The Oasis - October 25, 2023

Author: Rev. Dan Hollis
October 25, 2023

During last month’s “Get to Know Your Bible” class, a conversation we had spurred some thoughts that I took home with me, so I wanted to take the opportunity to write some of those thoughts down and share them with you:

     Because it was written over a long period of time by a lot of different people engaging with God under different circumstances, the Bible has a lot to say. Some parts might even seem to contradict each other, and different people might feel different things in the Bible do or don’t “sound like God” to them.
      Sometimes that’s simply because when we read it at first-blush or at the surface level, we’re just misunderstanding the point or missing necessary context. Or maybe the “conventional application” of those words has missed the mark all this time. Or maybe God had a message that was relevant to a certain people at a certain time and place but was never meant to be applied universally. Or maybe human error or human interference in the text took place at some point in the last few millennia.
     There’s no hard-and-fast rule to determining what’s baby and what’s bathwater. What is God’s word and what isn’t. If there was, there’d only be one denomination and religious conflict would be a thing of the past. But I find it helpful to have a touchstone for when something I read makes me feel lost.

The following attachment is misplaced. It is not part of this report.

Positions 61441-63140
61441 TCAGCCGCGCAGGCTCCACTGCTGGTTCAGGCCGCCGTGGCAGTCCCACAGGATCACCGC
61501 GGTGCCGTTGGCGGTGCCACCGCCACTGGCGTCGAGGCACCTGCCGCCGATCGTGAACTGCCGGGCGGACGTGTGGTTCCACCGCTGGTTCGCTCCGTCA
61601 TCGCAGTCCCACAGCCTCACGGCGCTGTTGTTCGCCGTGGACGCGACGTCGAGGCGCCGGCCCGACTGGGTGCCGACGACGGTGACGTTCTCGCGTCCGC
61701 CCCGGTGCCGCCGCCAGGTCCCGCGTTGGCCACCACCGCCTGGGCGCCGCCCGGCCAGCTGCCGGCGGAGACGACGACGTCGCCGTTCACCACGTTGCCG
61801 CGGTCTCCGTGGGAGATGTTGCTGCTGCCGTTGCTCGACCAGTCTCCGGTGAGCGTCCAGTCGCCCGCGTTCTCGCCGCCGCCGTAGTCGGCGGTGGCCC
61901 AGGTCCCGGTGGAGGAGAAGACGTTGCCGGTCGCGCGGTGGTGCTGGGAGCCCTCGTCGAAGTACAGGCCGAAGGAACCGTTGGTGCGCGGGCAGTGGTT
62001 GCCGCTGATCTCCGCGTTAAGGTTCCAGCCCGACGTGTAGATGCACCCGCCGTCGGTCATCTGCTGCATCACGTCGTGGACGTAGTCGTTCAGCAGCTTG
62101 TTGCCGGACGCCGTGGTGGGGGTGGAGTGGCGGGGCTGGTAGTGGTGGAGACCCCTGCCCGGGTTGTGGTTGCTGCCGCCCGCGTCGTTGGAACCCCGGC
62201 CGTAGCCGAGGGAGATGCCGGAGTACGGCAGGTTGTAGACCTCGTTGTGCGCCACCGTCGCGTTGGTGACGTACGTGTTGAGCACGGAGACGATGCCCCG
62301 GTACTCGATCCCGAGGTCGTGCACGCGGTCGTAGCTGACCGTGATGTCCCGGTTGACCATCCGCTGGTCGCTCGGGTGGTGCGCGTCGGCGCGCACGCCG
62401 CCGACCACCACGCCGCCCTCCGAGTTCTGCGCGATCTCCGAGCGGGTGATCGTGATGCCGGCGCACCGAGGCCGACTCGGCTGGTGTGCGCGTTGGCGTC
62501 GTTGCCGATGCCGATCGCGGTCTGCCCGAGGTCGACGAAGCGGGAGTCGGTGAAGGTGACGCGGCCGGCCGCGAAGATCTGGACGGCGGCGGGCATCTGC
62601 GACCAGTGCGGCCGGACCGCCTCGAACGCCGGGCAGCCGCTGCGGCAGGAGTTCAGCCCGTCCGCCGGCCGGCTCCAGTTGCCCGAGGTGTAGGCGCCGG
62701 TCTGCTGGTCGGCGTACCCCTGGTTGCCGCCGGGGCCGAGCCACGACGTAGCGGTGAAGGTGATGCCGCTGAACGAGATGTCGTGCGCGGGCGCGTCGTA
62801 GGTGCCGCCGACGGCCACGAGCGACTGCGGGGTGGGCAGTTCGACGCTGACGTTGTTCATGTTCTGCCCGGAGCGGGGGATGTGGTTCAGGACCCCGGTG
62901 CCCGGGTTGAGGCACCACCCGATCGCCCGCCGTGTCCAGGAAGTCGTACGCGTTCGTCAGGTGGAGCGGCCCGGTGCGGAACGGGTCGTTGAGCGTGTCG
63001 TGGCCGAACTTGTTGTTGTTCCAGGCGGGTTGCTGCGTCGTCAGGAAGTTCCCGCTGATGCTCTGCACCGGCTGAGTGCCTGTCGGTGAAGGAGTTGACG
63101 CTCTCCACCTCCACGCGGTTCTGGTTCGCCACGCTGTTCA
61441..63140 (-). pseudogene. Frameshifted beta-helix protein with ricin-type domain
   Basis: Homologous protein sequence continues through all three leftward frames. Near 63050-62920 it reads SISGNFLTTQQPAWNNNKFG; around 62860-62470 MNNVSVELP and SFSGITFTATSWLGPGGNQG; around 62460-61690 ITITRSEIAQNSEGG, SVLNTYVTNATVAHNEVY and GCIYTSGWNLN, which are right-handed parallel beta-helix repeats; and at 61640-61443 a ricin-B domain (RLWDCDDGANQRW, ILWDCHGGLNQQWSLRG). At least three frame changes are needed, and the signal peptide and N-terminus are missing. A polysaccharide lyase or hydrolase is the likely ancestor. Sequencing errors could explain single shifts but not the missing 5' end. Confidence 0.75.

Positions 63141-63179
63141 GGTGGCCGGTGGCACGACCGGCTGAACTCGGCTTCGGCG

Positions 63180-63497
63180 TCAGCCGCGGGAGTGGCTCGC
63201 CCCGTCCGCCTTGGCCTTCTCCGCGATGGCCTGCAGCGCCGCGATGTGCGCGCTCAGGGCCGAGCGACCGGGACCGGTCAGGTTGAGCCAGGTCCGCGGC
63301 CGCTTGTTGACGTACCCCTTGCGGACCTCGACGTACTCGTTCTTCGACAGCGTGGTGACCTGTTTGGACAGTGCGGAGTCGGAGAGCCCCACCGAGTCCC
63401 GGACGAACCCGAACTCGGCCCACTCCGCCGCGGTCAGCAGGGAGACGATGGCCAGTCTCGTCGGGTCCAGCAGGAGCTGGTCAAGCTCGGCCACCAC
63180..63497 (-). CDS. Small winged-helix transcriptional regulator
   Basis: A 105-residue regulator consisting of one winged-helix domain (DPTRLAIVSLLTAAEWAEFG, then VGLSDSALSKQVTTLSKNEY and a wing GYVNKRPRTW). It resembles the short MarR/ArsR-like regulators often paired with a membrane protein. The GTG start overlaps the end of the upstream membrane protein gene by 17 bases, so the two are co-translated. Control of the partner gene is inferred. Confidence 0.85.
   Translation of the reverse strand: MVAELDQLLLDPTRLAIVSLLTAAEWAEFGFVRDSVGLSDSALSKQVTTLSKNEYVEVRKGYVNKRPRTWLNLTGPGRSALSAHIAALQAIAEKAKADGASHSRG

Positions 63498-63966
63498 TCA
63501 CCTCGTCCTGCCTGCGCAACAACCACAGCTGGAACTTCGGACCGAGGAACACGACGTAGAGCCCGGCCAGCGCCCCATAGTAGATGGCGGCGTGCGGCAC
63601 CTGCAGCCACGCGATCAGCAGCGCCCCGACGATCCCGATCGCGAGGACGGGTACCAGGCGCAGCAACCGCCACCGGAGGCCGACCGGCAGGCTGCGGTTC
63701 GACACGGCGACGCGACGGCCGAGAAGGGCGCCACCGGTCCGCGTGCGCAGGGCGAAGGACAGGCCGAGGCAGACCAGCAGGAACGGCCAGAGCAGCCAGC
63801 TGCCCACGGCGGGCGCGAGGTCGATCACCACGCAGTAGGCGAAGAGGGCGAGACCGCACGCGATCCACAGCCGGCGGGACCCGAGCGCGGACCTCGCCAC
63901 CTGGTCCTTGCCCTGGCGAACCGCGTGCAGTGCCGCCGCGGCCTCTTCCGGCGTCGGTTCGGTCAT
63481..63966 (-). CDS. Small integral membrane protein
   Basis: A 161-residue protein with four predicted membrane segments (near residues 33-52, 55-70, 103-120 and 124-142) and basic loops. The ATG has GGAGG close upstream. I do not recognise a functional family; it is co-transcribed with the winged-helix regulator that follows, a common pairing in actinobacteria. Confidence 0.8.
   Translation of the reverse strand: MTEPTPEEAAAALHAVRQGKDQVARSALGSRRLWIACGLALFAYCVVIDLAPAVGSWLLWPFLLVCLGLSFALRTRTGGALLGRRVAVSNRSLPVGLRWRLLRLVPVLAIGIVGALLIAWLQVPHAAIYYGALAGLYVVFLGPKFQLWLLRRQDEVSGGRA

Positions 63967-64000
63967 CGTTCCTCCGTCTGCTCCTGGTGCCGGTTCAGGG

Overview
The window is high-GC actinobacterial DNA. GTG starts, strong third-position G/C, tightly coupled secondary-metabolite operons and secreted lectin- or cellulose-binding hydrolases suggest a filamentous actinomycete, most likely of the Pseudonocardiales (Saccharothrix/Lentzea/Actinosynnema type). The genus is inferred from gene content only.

For me, that touchstone is Jesus. My personal faith treats the life and ministry of Jesus Christ as the central revelation of aspects of God’s nature, God’s priorities, and God’s will. If I’m having trouble finding God’s message in something I read in the Bible, I can always try to bring it into contact with Christ’s life experiences, actions, or teachings, and see where there are commonalities and where they come into conflict. From there, I’ve created another avenue to seek what God’s trying to tell me in this moment.
     If something I read fits with my understanding of Jesus’ message and will, then I approach it in one way. If it doesn’t jive with the God I see revealed through the work and word of Jesus Christ, then I approach it another way.
     What I’m describing here is of course a kind of bias. I have a Jesus bias. I have other biases as well. And there’s no way to encounter Biblical text without our own inherent biases having an impact. But recognizing those biases, remembering to question and analyze them, and applying them consciously and appropriately… that makes all the difference.


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